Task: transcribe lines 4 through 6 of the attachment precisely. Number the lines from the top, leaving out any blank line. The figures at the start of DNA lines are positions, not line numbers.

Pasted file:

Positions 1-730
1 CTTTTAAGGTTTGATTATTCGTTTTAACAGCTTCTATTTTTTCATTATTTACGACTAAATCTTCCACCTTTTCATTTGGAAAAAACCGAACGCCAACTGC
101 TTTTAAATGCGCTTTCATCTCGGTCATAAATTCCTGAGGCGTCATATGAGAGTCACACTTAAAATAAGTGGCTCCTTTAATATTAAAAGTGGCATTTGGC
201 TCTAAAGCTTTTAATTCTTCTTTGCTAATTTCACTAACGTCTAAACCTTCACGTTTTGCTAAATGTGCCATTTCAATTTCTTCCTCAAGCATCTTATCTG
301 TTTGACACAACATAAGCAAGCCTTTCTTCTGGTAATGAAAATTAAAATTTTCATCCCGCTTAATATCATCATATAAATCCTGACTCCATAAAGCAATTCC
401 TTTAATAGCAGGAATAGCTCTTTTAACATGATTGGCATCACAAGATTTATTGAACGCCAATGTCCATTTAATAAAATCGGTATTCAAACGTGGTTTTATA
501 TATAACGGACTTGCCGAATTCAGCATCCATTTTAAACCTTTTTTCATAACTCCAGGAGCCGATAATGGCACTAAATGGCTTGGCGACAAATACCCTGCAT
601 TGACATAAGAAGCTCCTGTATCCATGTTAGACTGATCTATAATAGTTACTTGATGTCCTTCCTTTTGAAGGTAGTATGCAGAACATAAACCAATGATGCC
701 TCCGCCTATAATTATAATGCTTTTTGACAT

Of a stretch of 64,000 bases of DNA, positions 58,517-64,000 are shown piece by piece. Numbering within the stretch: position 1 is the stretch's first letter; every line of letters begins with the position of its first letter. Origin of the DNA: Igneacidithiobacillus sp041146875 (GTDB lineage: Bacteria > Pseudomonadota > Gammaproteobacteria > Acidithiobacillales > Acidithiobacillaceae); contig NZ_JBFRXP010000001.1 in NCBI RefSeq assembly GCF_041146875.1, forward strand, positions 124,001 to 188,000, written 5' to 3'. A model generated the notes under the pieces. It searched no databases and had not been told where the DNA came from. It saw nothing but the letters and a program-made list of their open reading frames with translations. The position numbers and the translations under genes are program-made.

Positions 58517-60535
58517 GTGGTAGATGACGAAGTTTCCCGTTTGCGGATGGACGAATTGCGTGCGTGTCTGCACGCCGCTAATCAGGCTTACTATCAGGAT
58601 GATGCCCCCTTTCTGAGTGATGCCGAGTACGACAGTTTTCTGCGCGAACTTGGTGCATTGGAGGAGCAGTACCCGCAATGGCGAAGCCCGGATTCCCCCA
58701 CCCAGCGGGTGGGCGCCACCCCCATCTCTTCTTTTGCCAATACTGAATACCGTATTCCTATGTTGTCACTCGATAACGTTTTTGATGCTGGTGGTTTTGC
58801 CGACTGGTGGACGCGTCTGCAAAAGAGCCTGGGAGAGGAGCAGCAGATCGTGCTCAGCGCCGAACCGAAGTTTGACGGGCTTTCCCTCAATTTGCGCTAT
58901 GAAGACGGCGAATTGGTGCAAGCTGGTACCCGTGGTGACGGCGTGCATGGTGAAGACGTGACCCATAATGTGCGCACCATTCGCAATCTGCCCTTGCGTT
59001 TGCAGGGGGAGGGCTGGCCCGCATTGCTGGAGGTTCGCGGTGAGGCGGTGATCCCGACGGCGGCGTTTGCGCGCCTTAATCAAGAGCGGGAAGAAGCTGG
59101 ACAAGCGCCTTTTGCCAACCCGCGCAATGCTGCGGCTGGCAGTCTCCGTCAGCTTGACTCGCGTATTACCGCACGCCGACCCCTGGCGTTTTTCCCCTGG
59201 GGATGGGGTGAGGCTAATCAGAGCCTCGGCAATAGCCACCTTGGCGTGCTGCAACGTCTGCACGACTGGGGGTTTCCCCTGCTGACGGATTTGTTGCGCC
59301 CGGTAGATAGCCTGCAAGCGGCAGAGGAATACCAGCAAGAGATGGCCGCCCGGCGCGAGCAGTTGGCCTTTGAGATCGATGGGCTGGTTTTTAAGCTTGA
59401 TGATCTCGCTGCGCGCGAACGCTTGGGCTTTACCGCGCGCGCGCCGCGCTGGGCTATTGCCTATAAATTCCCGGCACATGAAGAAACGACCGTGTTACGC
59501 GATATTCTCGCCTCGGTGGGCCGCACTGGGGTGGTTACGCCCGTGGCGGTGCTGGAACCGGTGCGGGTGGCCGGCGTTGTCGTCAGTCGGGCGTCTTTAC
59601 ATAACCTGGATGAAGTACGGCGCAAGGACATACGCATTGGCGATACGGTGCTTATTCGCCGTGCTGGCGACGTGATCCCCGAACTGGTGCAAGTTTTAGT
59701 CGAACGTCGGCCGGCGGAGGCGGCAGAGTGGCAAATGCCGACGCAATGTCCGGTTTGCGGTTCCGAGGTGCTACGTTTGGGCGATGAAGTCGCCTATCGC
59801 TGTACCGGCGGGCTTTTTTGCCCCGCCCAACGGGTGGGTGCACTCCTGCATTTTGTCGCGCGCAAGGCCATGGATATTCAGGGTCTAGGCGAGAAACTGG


201 TCTAAAGCTTTTAATTCTTCTTTGCTAATTTCACTAACGTCTAAACCTTCACGTTTTGCTAAATGTGCCATTTCAATTTCTTCCTCAAGCATCTTATCTG
301 TTTGACACAACATAAGCAAGCCTTTCTTCTGGTAATGAAAATTAAAATTTTCATCCCGCTTAATATCATCATATAAATCCTGACTCCATAAAGCAATTCC
401 TTTAATAGCAGGAATAGCTCTTTTAACATGATTGGCATCACAAGATTTATTGAACGCCAATGTCCATTTAATAAAATCGGTATTCAAACGTGGTTTTATA